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Official Site of the Medical Center – University of Freiburg

Lungs in Good Hands


(Part I)

The lung is a vital organ. In the Department of Thoracic Surgery, malignant diseases such as lung cancer and lung metastases are carefully diagnosed and treated using minimally invasive surgical procedures.


Insights into the airways

If diseases of the respiratory tract and lungs are suspected, the central air passages (the trachea and large bronchi from the first to the second branches) can be examined using a bronchoscope. Usually a flexible optical system is used, which transfers images directly to a monitor via a video chip. Tissue samples can taken through a working channel using small forceps and brushes, and secretions can be removed using suction. The examination is not painful, the only unpleasant part being a more or less pronounced cough. Therefore, before and during the examination a local anesthetization of the mucous membrane is performed, and optionally an additional light sleeping agent is administered. In an endobronchial ultrasound examination (EBUS), an ultrasound head is integrated into the bronchoscope. In this way the lymph nodes in the thoracic cavity can be examined quite gently. These play an important role in lung cancer therapy. "Additional important pathological examinations such as mutation analyses are also now possible without any big difficulties," says Dr. Mirjam Elze, senior physician in the Department of Thoracic Surgery at the Medical Center - University of Freiburg. An additional mediastinoscopy for enlarged lymph nodes is only necessary in case of insufficient results from the puncture.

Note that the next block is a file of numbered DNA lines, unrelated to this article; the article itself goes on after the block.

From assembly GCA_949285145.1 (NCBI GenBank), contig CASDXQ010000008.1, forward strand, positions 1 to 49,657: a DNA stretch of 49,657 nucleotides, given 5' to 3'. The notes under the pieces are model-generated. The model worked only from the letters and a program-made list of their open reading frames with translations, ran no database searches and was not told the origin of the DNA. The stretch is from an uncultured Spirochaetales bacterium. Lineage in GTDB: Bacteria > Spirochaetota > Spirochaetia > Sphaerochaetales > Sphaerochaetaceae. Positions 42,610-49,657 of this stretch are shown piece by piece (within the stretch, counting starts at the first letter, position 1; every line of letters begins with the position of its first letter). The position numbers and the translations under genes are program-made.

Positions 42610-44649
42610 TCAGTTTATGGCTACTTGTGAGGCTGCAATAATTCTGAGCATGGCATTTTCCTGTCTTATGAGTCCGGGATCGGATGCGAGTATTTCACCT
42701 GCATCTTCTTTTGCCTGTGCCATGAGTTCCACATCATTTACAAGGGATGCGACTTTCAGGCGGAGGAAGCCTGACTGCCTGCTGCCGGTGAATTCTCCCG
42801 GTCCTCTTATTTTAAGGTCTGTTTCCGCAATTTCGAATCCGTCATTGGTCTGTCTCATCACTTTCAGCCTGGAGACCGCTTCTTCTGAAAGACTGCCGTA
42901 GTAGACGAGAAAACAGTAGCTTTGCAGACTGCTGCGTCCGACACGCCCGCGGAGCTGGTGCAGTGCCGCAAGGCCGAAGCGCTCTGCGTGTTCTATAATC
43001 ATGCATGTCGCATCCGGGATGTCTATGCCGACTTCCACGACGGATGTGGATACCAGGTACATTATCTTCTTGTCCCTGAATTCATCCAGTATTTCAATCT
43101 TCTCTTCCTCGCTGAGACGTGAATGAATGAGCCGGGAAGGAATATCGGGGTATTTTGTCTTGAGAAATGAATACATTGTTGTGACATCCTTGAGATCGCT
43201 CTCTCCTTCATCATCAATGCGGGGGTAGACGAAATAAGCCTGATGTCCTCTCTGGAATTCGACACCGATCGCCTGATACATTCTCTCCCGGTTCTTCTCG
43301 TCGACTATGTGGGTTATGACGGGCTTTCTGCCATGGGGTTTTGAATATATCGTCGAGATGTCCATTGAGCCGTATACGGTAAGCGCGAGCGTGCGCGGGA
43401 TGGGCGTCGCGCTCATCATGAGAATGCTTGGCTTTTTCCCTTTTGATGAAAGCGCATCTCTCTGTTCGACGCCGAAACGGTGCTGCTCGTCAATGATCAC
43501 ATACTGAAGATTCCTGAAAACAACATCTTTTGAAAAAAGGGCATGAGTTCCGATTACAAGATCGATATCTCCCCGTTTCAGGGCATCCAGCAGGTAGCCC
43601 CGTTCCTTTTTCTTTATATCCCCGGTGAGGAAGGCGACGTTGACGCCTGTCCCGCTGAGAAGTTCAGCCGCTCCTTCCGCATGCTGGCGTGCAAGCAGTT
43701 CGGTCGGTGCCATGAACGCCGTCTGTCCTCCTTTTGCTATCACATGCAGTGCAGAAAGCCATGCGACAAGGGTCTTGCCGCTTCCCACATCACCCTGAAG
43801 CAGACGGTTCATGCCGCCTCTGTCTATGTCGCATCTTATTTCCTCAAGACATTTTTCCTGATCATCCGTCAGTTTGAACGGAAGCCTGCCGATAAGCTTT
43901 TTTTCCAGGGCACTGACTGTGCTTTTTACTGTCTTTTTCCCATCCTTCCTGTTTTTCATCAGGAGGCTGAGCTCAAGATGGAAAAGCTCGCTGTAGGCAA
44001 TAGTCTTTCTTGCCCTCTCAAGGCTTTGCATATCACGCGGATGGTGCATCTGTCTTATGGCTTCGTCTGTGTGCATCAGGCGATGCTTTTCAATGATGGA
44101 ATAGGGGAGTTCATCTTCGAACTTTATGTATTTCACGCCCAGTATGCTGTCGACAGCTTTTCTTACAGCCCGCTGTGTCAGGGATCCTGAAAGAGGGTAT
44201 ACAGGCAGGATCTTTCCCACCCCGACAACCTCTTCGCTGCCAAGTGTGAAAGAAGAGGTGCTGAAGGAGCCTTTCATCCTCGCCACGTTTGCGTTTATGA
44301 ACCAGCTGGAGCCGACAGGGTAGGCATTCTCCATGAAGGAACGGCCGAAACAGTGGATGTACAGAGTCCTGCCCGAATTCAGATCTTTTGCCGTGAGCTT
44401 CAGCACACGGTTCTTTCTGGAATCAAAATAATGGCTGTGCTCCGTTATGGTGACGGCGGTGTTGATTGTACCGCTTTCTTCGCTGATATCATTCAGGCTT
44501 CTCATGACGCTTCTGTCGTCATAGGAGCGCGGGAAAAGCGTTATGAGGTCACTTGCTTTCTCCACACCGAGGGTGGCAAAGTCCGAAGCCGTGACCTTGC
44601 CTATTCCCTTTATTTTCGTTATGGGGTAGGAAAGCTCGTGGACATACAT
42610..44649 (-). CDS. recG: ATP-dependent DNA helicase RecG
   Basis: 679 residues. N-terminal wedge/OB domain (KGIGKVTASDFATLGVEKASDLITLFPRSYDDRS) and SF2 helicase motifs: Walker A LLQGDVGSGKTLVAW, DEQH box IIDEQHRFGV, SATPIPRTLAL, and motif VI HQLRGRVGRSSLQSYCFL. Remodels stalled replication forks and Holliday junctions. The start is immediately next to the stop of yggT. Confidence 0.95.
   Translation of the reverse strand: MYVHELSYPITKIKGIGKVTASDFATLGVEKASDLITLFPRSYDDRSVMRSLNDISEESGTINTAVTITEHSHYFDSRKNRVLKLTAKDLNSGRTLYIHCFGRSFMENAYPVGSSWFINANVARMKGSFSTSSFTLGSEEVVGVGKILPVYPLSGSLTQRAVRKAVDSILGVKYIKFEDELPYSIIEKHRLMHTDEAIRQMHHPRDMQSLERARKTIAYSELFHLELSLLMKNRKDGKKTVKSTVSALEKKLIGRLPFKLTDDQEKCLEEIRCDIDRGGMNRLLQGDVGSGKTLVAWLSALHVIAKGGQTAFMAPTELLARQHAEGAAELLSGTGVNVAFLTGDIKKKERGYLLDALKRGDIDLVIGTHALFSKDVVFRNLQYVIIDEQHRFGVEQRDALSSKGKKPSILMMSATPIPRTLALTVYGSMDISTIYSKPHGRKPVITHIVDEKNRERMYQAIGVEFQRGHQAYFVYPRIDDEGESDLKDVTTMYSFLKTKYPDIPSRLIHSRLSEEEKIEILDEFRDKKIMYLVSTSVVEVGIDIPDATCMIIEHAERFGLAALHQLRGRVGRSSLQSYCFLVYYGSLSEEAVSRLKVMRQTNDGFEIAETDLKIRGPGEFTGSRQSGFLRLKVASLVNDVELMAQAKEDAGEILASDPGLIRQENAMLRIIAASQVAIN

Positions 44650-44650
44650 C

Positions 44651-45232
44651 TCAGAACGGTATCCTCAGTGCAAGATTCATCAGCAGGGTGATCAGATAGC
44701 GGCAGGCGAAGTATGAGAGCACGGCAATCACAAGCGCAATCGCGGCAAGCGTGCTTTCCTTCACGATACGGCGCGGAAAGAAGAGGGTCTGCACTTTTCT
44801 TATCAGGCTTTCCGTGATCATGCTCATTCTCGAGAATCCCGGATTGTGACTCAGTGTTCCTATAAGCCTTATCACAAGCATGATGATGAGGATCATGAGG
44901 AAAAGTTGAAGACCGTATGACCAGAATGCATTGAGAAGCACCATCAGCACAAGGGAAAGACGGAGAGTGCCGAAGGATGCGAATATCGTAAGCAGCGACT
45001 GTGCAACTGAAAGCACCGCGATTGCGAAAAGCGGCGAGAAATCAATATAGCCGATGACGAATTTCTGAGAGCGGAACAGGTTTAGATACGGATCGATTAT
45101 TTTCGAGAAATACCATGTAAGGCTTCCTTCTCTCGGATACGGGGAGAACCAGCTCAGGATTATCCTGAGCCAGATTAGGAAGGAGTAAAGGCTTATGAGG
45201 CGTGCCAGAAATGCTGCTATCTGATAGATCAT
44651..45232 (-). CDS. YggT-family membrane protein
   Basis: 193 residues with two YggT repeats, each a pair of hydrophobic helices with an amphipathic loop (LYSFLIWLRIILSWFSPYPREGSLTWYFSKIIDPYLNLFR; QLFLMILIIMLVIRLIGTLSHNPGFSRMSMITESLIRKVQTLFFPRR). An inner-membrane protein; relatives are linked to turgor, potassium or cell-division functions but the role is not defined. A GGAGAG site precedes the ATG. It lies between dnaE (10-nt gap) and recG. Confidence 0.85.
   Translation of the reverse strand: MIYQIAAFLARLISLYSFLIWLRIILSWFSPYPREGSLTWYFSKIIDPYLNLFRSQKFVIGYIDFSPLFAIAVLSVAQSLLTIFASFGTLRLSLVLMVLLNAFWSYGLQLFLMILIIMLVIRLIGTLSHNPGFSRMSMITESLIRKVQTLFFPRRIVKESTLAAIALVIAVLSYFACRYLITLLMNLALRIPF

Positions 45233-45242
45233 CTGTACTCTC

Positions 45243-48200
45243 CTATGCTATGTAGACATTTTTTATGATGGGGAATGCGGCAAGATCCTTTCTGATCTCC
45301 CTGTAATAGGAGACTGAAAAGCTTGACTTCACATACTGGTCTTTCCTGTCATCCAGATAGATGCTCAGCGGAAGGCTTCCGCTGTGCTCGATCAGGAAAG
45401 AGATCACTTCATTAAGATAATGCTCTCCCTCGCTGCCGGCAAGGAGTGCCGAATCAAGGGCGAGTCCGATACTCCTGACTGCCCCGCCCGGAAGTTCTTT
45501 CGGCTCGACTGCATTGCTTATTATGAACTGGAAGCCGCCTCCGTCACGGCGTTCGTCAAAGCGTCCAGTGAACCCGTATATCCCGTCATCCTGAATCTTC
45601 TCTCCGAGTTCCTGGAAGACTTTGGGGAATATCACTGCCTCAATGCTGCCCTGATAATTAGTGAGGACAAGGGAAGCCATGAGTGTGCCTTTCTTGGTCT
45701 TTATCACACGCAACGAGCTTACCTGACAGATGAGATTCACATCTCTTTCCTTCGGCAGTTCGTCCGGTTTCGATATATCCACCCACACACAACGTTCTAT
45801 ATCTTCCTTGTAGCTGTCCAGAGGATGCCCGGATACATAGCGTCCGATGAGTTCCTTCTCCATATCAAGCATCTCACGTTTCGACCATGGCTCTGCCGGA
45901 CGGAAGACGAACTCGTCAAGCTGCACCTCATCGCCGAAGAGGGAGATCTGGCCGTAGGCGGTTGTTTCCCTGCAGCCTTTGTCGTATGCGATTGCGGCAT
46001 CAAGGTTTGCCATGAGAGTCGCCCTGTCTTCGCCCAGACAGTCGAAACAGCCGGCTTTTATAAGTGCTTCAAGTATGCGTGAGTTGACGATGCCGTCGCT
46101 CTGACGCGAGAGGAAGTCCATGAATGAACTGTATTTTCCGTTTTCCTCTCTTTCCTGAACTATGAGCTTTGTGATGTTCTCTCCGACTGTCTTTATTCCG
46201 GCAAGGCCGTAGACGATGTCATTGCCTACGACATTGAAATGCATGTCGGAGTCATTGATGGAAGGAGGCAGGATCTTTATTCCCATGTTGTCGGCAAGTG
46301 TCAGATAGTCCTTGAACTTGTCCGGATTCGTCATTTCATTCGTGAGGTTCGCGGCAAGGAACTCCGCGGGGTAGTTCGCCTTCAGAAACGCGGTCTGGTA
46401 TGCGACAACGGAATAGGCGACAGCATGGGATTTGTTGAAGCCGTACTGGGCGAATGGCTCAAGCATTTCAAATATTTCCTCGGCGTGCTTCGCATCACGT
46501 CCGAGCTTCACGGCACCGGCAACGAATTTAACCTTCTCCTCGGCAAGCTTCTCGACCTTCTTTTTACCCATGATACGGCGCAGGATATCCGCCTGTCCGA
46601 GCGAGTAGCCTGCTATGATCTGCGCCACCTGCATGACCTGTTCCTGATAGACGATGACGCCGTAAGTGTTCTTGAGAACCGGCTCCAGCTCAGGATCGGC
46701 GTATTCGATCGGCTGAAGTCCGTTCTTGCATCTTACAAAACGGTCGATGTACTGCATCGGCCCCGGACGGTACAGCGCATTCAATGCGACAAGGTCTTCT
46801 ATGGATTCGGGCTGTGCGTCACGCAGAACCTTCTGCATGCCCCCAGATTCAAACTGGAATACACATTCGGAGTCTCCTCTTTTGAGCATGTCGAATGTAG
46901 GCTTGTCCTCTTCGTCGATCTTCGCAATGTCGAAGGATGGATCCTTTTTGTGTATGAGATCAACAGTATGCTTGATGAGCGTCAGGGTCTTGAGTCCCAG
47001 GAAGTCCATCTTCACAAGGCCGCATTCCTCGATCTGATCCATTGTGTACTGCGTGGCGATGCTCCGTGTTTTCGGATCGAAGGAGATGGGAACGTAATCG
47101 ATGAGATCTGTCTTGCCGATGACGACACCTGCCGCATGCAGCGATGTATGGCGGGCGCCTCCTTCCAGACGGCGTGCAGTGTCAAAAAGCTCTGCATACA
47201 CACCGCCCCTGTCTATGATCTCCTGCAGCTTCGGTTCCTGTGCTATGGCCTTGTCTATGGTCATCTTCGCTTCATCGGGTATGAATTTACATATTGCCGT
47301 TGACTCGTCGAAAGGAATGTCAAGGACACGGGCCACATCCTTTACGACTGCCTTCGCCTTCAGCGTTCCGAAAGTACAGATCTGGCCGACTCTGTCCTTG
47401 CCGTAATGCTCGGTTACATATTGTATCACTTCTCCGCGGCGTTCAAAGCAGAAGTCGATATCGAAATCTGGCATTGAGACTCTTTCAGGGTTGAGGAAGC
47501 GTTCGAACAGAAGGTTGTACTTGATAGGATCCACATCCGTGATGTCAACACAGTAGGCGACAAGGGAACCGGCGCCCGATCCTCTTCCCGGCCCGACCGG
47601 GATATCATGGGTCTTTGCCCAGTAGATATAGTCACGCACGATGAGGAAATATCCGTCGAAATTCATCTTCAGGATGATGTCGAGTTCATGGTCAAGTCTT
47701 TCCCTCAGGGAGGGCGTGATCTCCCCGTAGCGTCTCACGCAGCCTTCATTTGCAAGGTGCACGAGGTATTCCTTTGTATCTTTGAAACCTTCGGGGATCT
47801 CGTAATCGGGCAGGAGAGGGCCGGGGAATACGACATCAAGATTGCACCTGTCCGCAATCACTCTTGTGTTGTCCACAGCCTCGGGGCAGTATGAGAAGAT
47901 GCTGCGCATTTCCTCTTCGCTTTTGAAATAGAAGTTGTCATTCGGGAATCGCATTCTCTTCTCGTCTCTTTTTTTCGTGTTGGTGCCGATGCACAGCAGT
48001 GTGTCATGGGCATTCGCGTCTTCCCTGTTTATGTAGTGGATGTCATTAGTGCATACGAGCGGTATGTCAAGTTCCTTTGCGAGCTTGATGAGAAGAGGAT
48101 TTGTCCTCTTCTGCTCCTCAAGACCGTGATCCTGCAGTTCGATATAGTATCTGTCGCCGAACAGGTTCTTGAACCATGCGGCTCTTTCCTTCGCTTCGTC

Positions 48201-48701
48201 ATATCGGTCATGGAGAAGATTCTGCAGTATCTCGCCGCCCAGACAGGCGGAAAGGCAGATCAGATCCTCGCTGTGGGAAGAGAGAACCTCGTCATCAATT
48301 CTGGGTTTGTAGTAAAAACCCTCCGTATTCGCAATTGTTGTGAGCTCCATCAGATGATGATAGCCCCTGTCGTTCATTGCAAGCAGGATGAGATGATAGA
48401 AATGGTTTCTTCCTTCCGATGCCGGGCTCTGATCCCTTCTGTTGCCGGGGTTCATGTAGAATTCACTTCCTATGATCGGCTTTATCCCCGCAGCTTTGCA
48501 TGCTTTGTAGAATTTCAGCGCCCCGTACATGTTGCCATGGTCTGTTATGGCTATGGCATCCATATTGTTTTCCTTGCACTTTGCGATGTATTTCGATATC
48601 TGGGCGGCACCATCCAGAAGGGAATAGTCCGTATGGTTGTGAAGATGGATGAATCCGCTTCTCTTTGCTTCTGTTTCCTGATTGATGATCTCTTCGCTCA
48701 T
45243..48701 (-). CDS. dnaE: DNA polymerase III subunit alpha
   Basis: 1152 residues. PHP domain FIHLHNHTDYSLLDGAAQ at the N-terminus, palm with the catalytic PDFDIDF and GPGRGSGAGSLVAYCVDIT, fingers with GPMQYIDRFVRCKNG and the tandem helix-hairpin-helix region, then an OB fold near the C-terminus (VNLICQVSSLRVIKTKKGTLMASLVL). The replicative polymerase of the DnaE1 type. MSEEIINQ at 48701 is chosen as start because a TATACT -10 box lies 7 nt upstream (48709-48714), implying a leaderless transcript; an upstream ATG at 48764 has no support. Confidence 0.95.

Electromagnetic navigation

The physicians in the Department of Thoracic Surgery use the electromagnetic navigation method In order to reach small pulmonary nodules and to gently but purposefully probe into the finest branches of the bronchi. In preparation for the bronchoscopy, the patient's CT data are used to plan for and simulate the examination. The target point is marked for this purpose. During the examination the patient lies inside an electromagnetic field. A specialized probe is inserted using the bronchoscope, the tip of which can be localized electromagnetically. During the bronchoscopy the system guides the examiner and bronchoscope, similarly to GPS navigation, to the previously defined target points. While doing this, the examiner constantly receives a three-dimensional localization image and an indication of the distance to the target, where tissue samples can then be removed for diagnosis. "In the future, it will also be possible to treat small malignant pulmonary nodules with steam or microwaves, thus sparing the patient from surgery," says Dr. Elze.

Bronchoscopy and thermal procedures

In the Department of Thoracic Surgery so-called thermal procedures are used when hemoptysis occurs, and above all in case of malignant processes in the area of the respiratory tract, leading to displacement of the trachea or bronchial tubes with resulting air dysfunction. These include argon plasma coagulation, laser- and cryotherapy. Devices are used for this which superficially scab, freeze or vaporize the tissue. In this way the air passages can be re-opened and the symptoms can be significantly alleviated.

Alleviate dyspnea with a stent

If a tumor threatens to block the air passages, a stent can allow freer breathing. This is a lattice framework in the form of a tube of metal or plastic which keeps the airways open. "This alleviates or even completely eliminates the patient's feeling of breathlessness and suffocation," says Dr. Elze. The most commonly used stents today are made of silicone or nitinol, a nickel-titanium alloy, and can be removed if needed.

See also: Department of Thoracic Surgery